The level designer has naturally been unshackled from the constraints of the control pad, too, allowing for more delicate keyboard and mouse control over the placement of obstacles and pteradactyls. It’s actually an improved version of the tools Hello Games used to create their own levels, Murray informs, prompting grumbles from the team’s level designers who just had to make do until now.
“If we were a very commercially driven company we could’ve released this shortly after Joe Danger 2 came out,” admits Murray. “It was what most people would consider finished about four months ago, but we’ve kept working on it because we’re fools. But we’re fools who want to make something good and for the process to be fun.
“People ask us why we don’t use middleware,” he continues, “but making the engine is, for me as a programmer, the fun part. You might as well be a baker and just buy your buns from Tesco. For us, we enjoy adding cool graphics options, or some high end shaders. We’ve added a bunch of different shadow rendering types to PC, for example. There’s no real reason, commercially speaking, to do that, but that’s the fun part for a programmer. I know that sounds really boring, but doing those things, adding loads of integration with Steam and stuff, you get quite a buzz from that.”
The PC versions retain the originals’ local shared- and split-screen multiplayer modes, just in case your PC is somewhere near a sofa. It also uses its newfound Steamworks powers to spread your ghost data around your friends list like a spectral disease, as well as mock you with the ghost data of the best player on each track, who’ll appear as a glowing orb on screen that, unless you’re all kinds of brilliant, you can never quite catch. Beyond the giant improvements, particularly to the original game, Hello Games are simply focused on creating a very good port, one that shows their beloved hero in the best possible light.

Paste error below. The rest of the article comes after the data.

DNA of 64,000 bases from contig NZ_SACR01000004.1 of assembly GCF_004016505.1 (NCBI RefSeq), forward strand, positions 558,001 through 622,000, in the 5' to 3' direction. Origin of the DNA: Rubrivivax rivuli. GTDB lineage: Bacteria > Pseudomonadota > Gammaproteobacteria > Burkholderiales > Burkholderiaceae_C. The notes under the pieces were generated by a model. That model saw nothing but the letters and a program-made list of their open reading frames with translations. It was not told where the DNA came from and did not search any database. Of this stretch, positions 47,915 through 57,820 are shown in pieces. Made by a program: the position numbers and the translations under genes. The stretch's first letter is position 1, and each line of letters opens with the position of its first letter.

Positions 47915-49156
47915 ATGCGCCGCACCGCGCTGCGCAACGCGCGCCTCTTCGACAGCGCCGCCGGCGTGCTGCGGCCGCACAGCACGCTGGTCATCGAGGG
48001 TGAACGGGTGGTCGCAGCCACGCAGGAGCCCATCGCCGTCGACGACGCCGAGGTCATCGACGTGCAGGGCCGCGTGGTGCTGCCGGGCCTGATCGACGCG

“I don’t know about other people,” ponders Murray, “but it kills me when I boot up a port from console and I can’t change settings, I can’t use my mouse in the front end or hit Alt-F4. That stuff means that no matter how nice the game, it’s being served up on a crappy plate.
“I’ve worked in much bigger companies like EA, where if we’d need to port something, we’d have to do it ASAP,” Murray explains. “They would’ve told us to cut whatever corners we could to get it to the PC market more quickly. For us, we’re smaller, so that sounds horrible to us. We get our enjoyment in doing it, we enjoy the craft. Plus, like you say, a load of these things are really easy. I couldn’t sleep at night thinking that if I’d just spent an extra hour on this game it would be way nicer in some way or solve some problems.”
The Hello Games guys roll out their favourite parlour trick to end the demonstration, taking turns attempting to beat the most challenging track in Joe Danger 1 using just a single playthrough. The track is a punishing gauntlet of jump pads, spikes, hurdles, shark pools, hammers and loops, one that they’ve unwittingly, through endless testing and retesting, cauterised into their muscle memory.
I could manage about fifteen seconds before being smushing Joe under a comedy mallet. Collectively it takes Hello Games about a dozen attempts to complete it, with each failure drawing supportive yelps from colleagues. This is the game operating at peak difficulty, defying its own cartoonish style to become something impossibly challenging, and three years after the game’s release the team are still visibly passionate about the thing.
“Joe Danger is still a really personal game,” says Murray in a way befitting of a Joe Danger preview’s closing sentiments. “We care deeply about it, and it’s the type of game that we feel doesn’t get made that often. It’s something that, for us, is this personal expression of silliness and fun.”
When that personal expression of silliness and fun includes a fat Elvis on a unicycle punching a monkey, I think that’s pretty much job done.